In mid-June, I received my invitation to serve. In Mali! A few weeks into my trip, I received an email from my Placement Officer requesting a phone interview so we set up a time for me to call him since I can't receive calls while I'm abroad. I thought he was just going to ask me more tedious questions about where I stood in my decision to continue with the application process since we had previously had a phone conversation about a month prior where he was informing me of Peace Corps's changing financial situation and how that might affect my nomination. It was also the point I told him that my September nomination probably wasn't going to be feasible anyway (see below post) and that I would be out of the country for the next 3 months. I was in Salzburg, Austria at the time and I called him via Skype using my hostel's WIFI. The connection wasn't strong enough because the call dropped twice so I ran around the corner to the nearest internet cafe and called him from there. Little did I know he was offering me a position in the Mali program at the end of October. I'm not a squealish, overly-excited person by nature (plus I was in the middle of this cafe and the only person on Skype); he totally caught me by surprise with the offer (after the normal Q&A) so all I could say was, "Wow. That's great." Most PC Invitees have to wait a week or so to find out where they're going (or so I'm told), as the normal invitation comes by snail mail, but being in Europe for 12 weeks made my situation unique, so he sent me the official inviation letter by email along with sending the normal package to my house. I found out later that night, from the email, that I would be going to Mali if I accepted that invitation. I knew right away that I would be accepting because it's a French-speaking country (the Peace Corps required me to take French for my original nomination that didn't happen so might as well put the courses to use) and it's in Africa, where I've wanted to go all along.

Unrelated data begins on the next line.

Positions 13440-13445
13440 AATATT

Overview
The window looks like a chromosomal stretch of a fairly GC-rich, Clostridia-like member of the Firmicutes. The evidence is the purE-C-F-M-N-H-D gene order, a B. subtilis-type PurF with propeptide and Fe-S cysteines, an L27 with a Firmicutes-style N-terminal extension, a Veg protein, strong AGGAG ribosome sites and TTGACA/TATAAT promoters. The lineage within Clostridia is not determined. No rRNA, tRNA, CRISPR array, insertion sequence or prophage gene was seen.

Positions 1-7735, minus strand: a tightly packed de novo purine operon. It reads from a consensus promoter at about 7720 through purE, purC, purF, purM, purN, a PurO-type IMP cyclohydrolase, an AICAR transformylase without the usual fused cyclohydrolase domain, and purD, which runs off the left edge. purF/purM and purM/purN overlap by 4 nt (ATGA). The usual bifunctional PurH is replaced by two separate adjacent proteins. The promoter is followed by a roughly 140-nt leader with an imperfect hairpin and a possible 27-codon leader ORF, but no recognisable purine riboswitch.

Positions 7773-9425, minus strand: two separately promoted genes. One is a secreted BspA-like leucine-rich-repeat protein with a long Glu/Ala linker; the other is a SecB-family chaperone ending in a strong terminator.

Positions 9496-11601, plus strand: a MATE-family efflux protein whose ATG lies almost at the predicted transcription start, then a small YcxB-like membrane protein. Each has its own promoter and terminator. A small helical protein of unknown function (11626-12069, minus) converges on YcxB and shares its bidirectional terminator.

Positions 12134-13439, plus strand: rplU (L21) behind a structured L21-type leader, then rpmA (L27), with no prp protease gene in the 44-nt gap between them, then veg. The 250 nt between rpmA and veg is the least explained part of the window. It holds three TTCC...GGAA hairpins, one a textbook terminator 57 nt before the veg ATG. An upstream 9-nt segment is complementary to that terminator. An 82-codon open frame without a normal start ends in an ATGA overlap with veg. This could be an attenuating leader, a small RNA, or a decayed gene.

Now I've officially accepted and will be departing for staging at the end of October. I'm kind of lagging on my pre-service duties, however. When I got notice that PC received my acceptance, they said in the email that I have 10 days to submit an aspiration statement and something else to the country desk. That was about 50 days ago and still no submission. I'm a bit pre-occupied Europe-ing and being lazy. I will do it first thing when I get back though. I have about 11 or so days to apply for the special passport from the time I get back home so I'll have a busy few days.